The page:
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Colchester Archaeological Trust

CAT Report 578: summary

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Archaeological monitoring at Kingswode Hoe School, Sussex Road, Colchester, Essex - August-September 2010
by Adam Wightman

Date report completed: December 2010
Location: Kingswode Hoe School, Sussex Road, Colchester, Essex
Map reference(s): TL 9835 2528
File size: 84 kb
Project type: Archaeological monitoring
Significance of the results: neg
Keywords: Sheepen Dyke, Victorian, landscape/garden features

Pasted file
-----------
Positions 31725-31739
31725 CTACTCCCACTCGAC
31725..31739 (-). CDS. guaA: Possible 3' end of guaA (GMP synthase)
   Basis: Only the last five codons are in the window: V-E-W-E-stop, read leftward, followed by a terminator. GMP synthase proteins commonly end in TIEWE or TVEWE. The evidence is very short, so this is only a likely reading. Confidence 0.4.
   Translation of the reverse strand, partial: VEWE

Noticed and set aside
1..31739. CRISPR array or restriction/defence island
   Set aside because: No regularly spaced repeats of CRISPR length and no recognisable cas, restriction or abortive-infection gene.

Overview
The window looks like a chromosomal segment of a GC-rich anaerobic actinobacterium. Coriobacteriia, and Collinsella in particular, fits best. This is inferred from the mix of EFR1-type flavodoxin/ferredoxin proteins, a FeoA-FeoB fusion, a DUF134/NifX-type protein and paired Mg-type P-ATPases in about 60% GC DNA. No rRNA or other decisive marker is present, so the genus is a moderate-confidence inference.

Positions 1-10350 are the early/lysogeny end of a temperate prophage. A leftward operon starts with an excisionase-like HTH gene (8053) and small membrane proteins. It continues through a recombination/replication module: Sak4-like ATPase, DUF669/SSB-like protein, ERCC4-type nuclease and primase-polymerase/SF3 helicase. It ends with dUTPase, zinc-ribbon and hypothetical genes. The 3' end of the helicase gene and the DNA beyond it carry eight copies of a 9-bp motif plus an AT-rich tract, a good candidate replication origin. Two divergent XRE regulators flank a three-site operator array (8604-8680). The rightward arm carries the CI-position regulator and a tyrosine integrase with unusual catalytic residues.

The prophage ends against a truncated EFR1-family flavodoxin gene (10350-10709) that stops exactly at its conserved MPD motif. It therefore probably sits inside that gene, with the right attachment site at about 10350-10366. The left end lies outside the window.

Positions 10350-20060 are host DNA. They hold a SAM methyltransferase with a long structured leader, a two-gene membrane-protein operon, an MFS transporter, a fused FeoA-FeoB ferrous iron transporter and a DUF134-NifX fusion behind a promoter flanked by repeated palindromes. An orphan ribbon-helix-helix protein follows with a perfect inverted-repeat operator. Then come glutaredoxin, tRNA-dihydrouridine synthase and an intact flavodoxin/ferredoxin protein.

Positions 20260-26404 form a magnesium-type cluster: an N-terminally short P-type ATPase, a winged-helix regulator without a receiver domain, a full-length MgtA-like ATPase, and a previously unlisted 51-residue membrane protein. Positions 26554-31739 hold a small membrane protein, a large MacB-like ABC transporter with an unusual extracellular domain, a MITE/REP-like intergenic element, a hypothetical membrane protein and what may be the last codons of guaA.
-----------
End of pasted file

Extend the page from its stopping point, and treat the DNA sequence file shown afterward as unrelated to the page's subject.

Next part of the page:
Summary. CAT undertook archaeological monitoring in August and September 2010 at Kingswode Hoe School during the installation of three relocatable classroom units at the rear of the school. Kingswode Hoe School is located to the west of Colchester town centre, north of Lexden Road and on the western side of Sussex Road. The grounds are located within an area designated as a scheduled monument under the Ancient Monuments Act of 1979 (Essex SAM no 46). Excavations conducted in the 1930s revealed the site of a major Late Iron Age settlement to the north-east of the school defended on its western side by the Sheepen Dyke. The Sheepen Dyke was a large earth bank and ditch thought to have been constructed in c AD 10 and levelled in AD 43 following the Roman conquest. A later addition to the Sheepen Dyke, thought to have been added shortly before the Roman invasion, has been projected to run across the south-eastern corner of Kingswode Hoe School. The south-eastern edge of a large Late Iron ditch, identified as the Sheepen Dyke extension, was uncovered in 2009 (ECC FAU Report 2154). Sheepen became an industrial suburb of the Roman town and there is evidence of pottery kilns in the general area of the school including the playing fields where the relocatable classroom units were to be installed. The site work involved the continual monitoring of all groundworks associated with the relocation of the three classroom units from the front of the school to the rear. All excavations were undertaken using a mechanical excavator equipped with a toothless bucket. Firstly, 52 square pits between 0.7m and 1.1m in size were excavated to a depth of between 0.6m and 0.8m. These were subsequently filled with concrete and formed foundations/piers on which the relocatable classroom units were placed. This phase of the works took place in August 2010 during the school summer holidays and involved three days of archaeological supervision. The installation of the sewage pumping station and associated pipes took place in the October half-term with archaeological monitoring spread over three days. The pit for the underground pumping station was 2mē in size and roughly 2m in depth. The pumping station was connected to all three relocatable units and the main building to the east by pipes laid in a 600mm-deep trench excavated with a 400mm-wide bucket. The overall length of the pipe trenches was 56m. With the exception of the eastern 10m of the pipe trench, the excavations were through a medium grey/brown sandy-silt topsoil with a thin layer of turf (L1). Modern artefacts were noted in the topsoil, and some of the unstratified finds recovered most likely originate from this layer. A lighter, slightly orange, brown sandy loam subsoil containing few inclusions was stratified beneath L1 (L2). Beneath L2, the yellow/orange glacial sands and gravels (L3) began at a depth of approximately 400mm below modern ground-level (L3). However, the upper 200-300mm of L3 was often silty and brownish in colour which is interpreted as either a cover loam or the disturbed surface of the natural sand. Five archaeological features were identified during the monitoring. Each had a distinguishably darker grey/brown sandy silt fill than L2. A post-hole (F1), a small pit (F3), two shallow linears (F2 and F4) and a large pit spanning two of the pads (F5), were recorded. Four of the features contained post-medieval/modern brick and/or peg-tile fragments (F1, F2, F4, F5). These were not retained. The small pit F3 contained no dating evidence but appeared to be cut through the topsoil and, therefore, is assumed to be modern. Kingswode Hoe was originally a Victorian suburban house set in its own grounds (Kingswode House, built 1888). It was converted to a school in the 1950s. It is probable that the features identified are associated with landscape/garden features in the grounds of the Victorian house. All five features were identified in the square holes excavated for the foundation pads. No archaeological features or deposits were identified in the service trench despite the eastern end of the trench crossing the line of the Sheepen Dyke as projected by the 2009 evaluation. This could be attributable to the presence of tarmac and hogging over the eastern end of the trench which negated the need to excavate to a depth at which it would have been distinguishable, as well as to the difficulties associated with working in a narrow trench. The artefacts recovered during the excavations were mostly retrieved from the spoil heap or from the bucket of the mechanical excavator. Finds dating to the ?prehistoric, Roman, medieval and post-medieval periods were recovered. However, the number of artefacts was low, suggesting little archaeological activity in the immediate vicinity. No evidence of any prehistoric pitting or of Sheepen Dyke was observed during the works.